• Maquet Critical Care (Solna, Sweden) reported the introduction of NAVA (Neurally Adjusted Ventilatory Assist) to the general public at the world's largest medical trade fair, MEDICA 2006 in Dusseldorf, Germany. Maquet Critical Care's SERVO-i ventilator with NAVA is a new approach to mechanical ventilation which allows the patient to control the ventilator with his/her respiratory center. The NAVA approach to mechanical ventilation is based on the patient's neural respiratory output. Signals from respiratory control center in the brain are transmitted through the phrenic nerve to the diaphragm, where a catheter captures the electrical activity and feeds it to the ventilator. The ventilator responds by providing the requested level of support to the patient. As the ventilator and diaphragm work with the same signal, the coupling between the two is virtually instantaneous.
• Medtronic's (Minneapolis) spinal division (Memphis, Tennessee) reported the first patient implant in an FDA-approved clinical trial designed to determine the safety and effectiveness of the DIAM Spinal Stabilization System. The DIAM System is designed for patients who have degenerative stenosis and suffer from radiating leg discomfort and moderate low back pain. Degenerative stenosis is marked by the gradual narrowing of the spinal canal, resulting in pressure on the spinal cord or nerve roots. The spinal division of Medtronic also reported that the FDA has granted it an IDE for a clinical trial to study Infuse Bone Graft in a cervical spinal fusion. The investigational device will consist of Infuse Bone Graft inside a polyetheretherketone (PEEK) polymer interbody spacer used with an anterior cervical plate as a method of facilitating spinal fusion. The Infuse Bone Graft/LT-Cage device is designed to restore degenerated disc space to its original height The goal of the trial is to evaluate whether Infuse Bone Graft is a safe and effective alternative to traditional bone grafting techniques for cervical spine fusions, the company said.
• Nanogen (San Diego), a developer of diagnostic products, said that it has been issued four patents by the U.S. Patent and Trademark Office for inventions related to diabetes and Alzheimer's disease biomarkers, the most recent patents in a series describing biomarkers associated with these diseases. U.S. Patent No. 7,125, 678, "Protein biopolymer markers predictive of type II diabetes," U.S. Patent No. 7, 097,989, "Complement C3 precursor biomarker predictive of type II diabetes," and U.S. Patent No. 7,094,549, "Fibronectin biopolymer marker indicative of insulin resistance," relate to the use of mass spectrometry and time-of-flight detection to identify biopolymers that characterize type II diabetes. These markers could potentially be used in disease risk assessment and development of therapeutic avenues, the company said. In addition, U.S. Patent No. 7,101,680 "Method for detecting the presence of monomeric brain associated human glutamine synthetase," relates to a method for detecting a biochemical marker, human glutamine synthetase, by immunoassay as a potential diagnostic for Alzheimer's disease.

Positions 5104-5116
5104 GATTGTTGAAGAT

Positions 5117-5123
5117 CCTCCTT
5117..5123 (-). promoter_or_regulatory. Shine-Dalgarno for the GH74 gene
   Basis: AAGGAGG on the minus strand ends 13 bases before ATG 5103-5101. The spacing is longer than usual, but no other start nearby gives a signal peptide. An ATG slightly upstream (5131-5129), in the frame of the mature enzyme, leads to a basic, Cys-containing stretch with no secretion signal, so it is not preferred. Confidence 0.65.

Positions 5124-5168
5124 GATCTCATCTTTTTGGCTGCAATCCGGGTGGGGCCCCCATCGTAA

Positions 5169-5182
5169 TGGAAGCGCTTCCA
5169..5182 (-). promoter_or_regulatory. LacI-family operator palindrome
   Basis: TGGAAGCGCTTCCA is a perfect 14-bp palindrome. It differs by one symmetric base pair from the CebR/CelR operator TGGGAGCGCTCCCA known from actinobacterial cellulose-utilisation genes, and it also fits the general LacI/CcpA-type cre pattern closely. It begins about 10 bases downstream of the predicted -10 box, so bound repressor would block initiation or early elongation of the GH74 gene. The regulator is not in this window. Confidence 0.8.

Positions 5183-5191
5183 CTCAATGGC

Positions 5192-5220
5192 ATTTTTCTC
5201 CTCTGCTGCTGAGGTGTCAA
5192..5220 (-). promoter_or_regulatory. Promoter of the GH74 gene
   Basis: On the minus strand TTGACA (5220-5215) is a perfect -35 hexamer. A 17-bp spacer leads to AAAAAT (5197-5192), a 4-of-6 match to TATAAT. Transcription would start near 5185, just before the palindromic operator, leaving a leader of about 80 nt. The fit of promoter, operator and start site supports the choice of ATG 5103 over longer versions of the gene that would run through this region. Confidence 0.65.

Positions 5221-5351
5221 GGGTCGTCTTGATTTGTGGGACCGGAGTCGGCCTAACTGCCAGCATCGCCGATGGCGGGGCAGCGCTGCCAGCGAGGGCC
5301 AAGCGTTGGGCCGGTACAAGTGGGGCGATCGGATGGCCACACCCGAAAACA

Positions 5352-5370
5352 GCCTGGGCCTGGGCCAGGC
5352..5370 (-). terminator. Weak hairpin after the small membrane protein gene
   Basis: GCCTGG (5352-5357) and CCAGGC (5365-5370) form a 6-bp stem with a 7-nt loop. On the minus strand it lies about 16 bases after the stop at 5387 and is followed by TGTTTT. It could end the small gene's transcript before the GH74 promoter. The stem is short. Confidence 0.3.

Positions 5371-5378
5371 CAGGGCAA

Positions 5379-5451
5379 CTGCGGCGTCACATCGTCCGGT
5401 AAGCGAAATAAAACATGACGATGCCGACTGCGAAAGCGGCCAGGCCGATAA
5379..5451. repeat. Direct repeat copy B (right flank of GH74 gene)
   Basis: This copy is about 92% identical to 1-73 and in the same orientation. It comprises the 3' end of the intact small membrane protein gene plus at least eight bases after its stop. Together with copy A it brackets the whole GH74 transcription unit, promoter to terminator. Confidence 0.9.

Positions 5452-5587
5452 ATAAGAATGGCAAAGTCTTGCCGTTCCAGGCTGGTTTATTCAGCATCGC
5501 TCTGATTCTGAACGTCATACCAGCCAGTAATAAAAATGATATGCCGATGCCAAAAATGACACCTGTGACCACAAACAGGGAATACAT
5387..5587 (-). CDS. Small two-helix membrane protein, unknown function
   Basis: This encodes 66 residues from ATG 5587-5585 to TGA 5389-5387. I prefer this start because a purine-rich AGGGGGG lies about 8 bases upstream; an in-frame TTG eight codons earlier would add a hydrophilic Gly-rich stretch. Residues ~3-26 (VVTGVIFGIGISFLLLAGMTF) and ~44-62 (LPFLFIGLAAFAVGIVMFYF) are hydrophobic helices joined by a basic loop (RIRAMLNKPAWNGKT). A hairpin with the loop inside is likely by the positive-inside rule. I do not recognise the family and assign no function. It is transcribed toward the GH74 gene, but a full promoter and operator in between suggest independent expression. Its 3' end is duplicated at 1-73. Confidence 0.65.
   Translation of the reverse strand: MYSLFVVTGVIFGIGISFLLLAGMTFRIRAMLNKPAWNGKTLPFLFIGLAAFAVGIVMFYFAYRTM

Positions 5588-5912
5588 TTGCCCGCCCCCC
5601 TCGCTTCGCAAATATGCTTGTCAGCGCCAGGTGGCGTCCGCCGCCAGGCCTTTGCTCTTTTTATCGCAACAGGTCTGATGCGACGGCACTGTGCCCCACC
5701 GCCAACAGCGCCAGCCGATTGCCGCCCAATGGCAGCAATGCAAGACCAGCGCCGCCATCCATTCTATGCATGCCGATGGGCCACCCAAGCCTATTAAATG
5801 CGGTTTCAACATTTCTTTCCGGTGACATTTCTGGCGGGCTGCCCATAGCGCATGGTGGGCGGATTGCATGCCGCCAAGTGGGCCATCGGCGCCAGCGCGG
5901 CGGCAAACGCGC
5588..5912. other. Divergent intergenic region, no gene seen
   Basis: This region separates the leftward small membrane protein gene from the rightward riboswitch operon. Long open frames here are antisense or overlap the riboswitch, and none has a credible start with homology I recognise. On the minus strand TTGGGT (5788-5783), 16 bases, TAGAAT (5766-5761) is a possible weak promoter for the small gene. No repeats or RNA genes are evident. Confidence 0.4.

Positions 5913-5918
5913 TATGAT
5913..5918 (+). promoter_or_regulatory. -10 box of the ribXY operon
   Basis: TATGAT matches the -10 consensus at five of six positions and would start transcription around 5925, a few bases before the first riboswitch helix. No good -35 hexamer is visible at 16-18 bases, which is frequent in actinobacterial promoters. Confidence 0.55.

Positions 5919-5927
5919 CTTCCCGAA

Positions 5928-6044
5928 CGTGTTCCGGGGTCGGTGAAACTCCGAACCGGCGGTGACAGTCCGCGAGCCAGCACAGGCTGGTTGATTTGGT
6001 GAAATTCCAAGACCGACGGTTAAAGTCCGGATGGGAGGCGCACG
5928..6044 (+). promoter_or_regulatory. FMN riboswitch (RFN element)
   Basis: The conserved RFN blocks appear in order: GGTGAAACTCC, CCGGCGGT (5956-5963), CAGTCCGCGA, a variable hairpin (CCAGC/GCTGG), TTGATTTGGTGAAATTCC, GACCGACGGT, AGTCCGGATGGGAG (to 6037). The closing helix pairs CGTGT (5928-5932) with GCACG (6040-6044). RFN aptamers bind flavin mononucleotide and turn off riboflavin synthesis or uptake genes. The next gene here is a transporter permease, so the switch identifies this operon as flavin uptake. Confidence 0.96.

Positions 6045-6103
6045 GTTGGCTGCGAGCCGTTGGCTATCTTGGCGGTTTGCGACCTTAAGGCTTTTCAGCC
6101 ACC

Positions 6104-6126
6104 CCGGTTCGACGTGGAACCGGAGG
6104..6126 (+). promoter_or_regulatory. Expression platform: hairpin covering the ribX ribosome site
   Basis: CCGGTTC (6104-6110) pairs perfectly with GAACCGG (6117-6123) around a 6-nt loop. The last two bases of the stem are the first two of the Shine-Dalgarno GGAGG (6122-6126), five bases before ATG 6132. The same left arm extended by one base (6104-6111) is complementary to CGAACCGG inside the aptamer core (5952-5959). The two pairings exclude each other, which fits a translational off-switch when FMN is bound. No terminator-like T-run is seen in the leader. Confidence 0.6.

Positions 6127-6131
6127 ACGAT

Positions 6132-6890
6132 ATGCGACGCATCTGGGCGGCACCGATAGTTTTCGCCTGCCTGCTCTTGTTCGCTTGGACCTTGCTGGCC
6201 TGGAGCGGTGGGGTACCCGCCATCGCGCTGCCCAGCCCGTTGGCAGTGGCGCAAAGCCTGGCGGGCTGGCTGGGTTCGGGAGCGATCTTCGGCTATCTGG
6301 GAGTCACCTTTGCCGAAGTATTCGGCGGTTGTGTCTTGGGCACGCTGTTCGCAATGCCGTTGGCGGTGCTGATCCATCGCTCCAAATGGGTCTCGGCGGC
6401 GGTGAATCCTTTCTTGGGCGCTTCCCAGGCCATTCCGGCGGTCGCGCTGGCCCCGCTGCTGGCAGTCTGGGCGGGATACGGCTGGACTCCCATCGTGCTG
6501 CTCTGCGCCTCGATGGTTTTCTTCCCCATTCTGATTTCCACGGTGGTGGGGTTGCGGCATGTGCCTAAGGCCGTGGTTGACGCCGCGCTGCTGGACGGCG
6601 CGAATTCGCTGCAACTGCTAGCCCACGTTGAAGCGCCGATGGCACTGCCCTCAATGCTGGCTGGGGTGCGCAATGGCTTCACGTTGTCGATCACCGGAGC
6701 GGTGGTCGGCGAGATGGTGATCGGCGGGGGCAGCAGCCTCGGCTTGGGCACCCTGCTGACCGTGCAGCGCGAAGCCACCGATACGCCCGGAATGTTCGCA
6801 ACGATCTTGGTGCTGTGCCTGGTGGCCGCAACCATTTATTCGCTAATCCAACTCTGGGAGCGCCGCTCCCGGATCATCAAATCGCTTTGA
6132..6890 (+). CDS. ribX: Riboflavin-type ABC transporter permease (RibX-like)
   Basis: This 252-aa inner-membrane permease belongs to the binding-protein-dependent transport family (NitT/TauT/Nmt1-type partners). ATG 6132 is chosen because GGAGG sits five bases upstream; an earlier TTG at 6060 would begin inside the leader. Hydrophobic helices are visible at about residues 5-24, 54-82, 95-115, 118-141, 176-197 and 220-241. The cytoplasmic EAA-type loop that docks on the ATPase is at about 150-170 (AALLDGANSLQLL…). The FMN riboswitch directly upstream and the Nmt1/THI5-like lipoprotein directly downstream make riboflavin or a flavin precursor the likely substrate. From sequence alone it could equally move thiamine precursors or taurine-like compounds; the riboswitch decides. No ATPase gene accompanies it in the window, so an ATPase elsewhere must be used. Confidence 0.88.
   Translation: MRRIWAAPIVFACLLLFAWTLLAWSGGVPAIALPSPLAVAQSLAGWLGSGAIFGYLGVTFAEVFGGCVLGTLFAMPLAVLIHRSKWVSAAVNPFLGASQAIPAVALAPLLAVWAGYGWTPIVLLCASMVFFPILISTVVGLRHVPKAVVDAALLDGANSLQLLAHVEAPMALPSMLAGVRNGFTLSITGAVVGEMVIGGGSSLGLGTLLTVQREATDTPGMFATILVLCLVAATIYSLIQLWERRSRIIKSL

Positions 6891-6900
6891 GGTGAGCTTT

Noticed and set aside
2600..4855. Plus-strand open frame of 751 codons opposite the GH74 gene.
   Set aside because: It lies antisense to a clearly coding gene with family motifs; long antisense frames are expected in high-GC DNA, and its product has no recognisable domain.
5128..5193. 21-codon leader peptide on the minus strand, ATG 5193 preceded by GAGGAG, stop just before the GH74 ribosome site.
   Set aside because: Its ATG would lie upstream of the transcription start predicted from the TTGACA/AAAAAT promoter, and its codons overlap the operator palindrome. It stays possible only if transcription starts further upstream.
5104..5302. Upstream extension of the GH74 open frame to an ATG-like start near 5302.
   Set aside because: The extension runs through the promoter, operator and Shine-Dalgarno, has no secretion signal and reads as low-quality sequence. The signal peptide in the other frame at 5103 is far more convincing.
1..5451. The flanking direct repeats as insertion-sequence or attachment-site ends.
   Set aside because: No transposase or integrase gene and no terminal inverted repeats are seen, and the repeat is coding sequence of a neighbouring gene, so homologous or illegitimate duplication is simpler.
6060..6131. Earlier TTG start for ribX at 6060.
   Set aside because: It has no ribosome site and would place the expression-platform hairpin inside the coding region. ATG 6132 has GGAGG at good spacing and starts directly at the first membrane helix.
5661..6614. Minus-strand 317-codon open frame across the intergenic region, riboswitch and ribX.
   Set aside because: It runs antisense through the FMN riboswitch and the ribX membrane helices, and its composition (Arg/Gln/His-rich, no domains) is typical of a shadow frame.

• NanoSensors (Santa Clara, California), a nanotechnology development company that develops instruments and sensors to detect explosives, chemical and biological agents, reported that it has completed manufacturing the initial prototype of its planned product to detect e-coli. The product is based on the company's recently licensed nanoporous silicon-based biosensor technology to detect e-coli. The proposed sensor has been designed to consist of two core functional parts: a disposable housing unit in which the actual sensor device is mounted and a separate, external data acquisition unit. Based on this design, the sensor device transmits signals across electrical leads to the data acquisition unit, which accepts the output signal from the housing unit and converts the signal to the appropriate format to display the results. The first prototype of the disposable housing unit which holds the actual sensor device was built during October 2006, and following a series of design tests, the company believes it has a functional prototype.
• Non-Invasive Monitoring Systems (North Bay Village, Florida) reported that the U.S. Patent and Trademark Office issued Patent No. 7,111,346 on Sept. 26, titled, "Reciprocating movement platform for the external addition of pulses of the fluid channels of a subject." CEO Gary MacLeod said, "This third patent (first issued as patent 6,155,976 in 2000 and second issued as 7,090,648 in 2006) encompasses 64 claims that further protects the value of the company's flagship product (AT-101) for therapeutic and diagnostic applications that have already been published in peer-reviewed research studies as well as for future products and applications." He further announced that the company has developed the Exer-Rest, a lower cost, version of the AT-101 for utilization in the home environment. The AT-101 is not currently being sold in the U.S. pending FDA approval. A clinical trial is planned for its intended use of temporary relief of musculoskeletal pain associated with osteoarthritis of the hips.